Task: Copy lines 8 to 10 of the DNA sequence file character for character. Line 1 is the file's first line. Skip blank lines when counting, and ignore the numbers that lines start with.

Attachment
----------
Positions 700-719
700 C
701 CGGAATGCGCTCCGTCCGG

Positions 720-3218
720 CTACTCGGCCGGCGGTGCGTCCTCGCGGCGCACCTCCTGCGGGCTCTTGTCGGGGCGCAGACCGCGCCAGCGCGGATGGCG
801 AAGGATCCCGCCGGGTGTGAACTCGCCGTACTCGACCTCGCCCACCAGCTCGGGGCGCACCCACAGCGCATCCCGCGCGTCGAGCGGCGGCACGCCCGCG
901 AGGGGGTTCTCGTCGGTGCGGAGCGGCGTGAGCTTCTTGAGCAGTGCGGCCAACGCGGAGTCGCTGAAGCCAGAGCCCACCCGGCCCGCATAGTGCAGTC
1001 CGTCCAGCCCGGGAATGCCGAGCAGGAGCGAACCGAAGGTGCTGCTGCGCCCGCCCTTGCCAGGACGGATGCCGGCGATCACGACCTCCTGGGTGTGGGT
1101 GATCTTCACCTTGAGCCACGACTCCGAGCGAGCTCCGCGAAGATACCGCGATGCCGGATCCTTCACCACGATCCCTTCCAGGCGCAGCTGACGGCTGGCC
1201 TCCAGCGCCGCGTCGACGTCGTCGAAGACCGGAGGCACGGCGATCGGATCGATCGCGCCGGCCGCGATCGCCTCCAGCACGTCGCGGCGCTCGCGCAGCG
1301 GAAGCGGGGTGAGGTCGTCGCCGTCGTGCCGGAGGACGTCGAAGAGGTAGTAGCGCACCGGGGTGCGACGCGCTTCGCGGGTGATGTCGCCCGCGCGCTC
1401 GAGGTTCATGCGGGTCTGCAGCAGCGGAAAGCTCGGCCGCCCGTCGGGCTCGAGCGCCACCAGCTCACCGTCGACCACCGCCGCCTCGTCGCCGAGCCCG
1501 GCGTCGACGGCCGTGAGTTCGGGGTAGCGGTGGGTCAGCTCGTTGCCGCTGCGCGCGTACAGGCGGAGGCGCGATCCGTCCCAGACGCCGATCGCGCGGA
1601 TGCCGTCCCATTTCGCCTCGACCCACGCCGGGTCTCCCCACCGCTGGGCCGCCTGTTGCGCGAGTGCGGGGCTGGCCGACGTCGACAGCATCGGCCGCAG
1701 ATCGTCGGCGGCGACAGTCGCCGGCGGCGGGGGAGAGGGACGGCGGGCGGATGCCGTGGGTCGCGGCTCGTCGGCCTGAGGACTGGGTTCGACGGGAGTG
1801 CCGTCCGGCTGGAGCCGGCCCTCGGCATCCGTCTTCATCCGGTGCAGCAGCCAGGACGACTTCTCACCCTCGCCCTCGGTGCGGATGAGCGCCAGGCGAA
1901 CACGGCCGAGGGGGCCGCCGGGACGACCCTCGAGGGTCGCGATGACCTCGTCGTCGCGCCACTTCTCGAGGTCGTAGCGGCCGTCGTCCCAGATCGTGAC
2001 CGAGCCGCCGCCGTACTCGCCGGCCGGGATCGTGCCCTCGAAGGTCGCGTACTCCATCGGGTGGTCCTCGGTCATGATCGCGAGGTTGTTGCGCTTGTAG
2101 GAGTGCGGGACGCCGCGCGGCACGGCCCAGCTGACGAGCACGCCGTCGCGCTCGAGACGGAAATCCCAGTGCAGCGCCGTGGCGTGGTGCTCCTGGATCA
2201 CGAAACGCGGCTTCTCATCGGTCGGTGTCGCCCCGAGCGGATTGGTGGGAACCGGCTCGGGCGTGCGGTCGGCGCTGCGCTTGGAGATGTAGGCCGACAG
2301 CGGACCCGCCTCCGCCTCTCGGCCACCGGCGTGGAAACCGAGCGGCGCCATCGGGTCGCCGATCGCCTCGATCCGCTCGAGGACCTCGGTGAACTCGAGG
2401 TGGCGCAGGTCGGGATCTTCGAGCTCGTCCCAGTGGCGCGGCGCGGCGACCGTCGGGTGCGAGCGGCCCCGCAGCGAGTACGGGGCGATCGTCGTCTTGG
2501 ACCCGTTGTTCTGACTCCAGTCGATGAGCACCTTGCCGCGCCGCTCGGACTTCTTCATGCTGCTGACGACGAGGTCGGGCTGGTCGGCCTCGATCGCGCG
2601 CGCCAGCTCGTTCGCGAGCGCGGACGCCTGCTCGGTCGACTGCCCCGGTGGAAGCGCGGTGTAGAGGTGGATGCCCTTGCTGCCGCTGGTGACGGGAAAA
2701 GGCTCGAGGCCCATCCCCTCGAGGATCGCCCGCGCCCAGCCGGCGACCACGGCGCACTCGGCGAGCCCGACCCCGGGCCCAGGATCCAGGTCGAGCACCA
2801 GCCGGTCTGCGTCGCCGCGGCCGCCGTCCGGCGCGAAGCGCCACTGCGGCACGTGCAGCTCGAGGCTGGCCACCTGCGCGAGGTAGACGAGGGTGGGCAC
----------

1001 CGTCCAGCCCGGGAATGCCGAGCAGGAGCGAACCGAAGGTGCTGCTGCGCCCGCCCTTGCCAGGACGGATGCCGGCGATCACGACCTCCTGGGTGTGGGT
1101 GATCTTCACCTTGAGCCACGACTCCGAGCGAGCTCCGCGAAGATACCGCGATGCCGGATCCTTCACCACGATCCCTTCCAGGCGCAGCTGACGGCTGGCC
1201 TCCAGCGCCGCGTCGACGTCGTCGAAGACCGGAGGCACGGCGATCGGATCGATCGCGCCGGCCGCGATCGCCTCCAGCACGTCGCGGCGCTCGCGCAGCG